The Event of a Thread | Das Ereignis eines Fadens

Ulla von Brandenburg

Ulla von Brandenburg (b. 1974) lives and works in Paris. She graduated from the University of Fine Arts of Hamburg in 2004, and studied scenography and media art at Karlsruhe University of Arts and Design from 1995 to 1998. In 2016, von Brandenburg was appointed professor at the Academy of Fine Arts, Karlsruhe. She works at the intersection between performance and the fine arts: in her films, installations, performances, textile works and drawings, she addresses social and historical questions using methods and approaches drawn from theatre. Boundaries between the actor and the viewer, between reality and illusion, are blurred by aspects of staging and theatre, here acting as metaphors for human interaction. Central themes in her work include mirrors and shadows, as well as cultural and historical references. Her works have been internationally exhibited, among other venues at the Biennale di Venezia (2009), the Lyon Biennale (2011), the Sydney Biennale (2014), the Centre Pompidou, Paris (2016) and Power Plant, Toronto. Forthcoming solo exhibitions include the Produzentengalerie Hamburg and the Whitechapel Gallery, London (2018).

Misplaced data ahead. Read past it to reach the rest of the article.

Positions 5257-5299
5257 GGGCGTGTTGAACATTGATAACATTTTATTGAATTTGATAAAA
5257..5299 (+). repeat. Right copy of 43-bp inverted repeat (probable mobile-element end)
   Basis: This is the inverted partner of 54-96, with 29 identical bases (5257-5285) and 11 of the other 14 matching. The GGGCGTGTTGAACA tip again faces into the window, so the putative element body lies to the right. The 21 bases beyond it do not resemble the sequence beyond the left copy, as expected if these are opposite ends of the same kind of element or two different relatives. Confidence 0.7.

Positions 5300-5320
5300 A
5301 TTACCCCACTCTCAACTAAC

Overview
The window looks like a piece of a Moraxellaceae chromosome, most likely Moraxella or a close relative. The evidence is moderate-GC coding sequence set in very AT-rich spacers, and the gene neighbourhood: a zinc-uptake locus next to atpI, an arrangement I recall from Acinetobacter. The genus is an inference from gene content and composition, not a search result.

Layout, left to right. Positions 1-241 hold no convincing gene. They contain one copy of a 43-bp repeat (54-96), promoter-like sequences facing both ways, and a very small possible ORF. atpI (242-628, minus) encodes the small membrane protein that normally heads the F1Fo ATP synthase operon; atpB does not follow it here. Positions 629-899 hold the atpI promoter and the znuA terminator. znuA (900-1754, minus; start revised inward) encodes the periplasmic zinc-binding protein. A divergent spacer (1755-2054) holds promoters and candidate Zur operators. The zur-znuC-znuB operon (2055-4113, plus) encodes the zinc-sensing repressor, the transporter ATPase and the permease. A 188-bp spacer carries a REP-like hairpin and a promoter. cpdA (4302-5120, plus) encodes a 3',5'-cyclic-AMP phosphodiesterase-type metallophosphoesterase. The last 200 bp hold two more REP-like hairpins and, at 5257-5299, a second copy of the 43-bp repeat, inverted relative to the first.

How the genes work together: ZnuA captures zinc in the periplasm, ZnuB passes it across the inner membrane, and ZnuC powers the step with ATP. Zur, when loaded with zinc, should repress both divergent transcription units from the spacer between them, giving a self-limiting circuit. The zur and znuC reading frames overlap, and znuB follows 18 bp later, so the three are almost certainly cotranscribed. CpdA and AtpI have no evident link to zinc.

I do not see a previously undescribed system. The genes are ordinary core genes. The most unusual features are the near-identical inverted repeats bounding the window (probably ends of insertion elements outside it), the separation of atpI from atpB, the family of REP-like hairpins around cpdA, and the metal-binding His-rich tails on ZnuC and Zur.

Ulla von Brandenburg: Flying Geese, 2017, three patchworks, various fabrics; photo: Uwe Walther, © Ulla von Brandenburg
Ulla von Brandenburg: Flying Geese, 2017, three patchworks, various fabrics; photo: Uwe Walther, © Ulla von Brandenburg
Ulla von Brandenburg: Flying Geese, 2017, three patchworks, various fabrics; photo: Uwe Walther, © Ulla von Brandenburg

Flying Geese, 2017, three patchworks; photos: Uwe Walther, © Ulla von Brandenburg

The point of departure of this series of patchworks is the history of African-American quilts in the Underground Railroad, an informal network of secret routes used by enslaved people of African descent in the United States in the early nineteenth century to escape to free states with the help of opponents of slavery, both black and white, free and enslaved. Quilts were encoded with visual information, containing visual advice for the fugitives. The wagon wheel pattern, for instance, indicated to prepare for fleeing. The routes led from the southern states to the north, as well to Mexico and overseas. Von Brandenburg has a personal relationship with quilts and thus a strong fascination for the visual language of these objects. And she refers to fabrics’ potential for memorizing history and stories. The compositions are created using old clothing, curtains, tablecloths, and other fabric remnants, recalling quilting aesthetics and techniques and the Pattern and Decoration movement in the United States, as well as modernist uses of forms. In her series, von Brandenburg excerpts parts of the pattern, using it to develop a new patchwork that highlights formal compositions, which in turn can be linked to the history of modern art.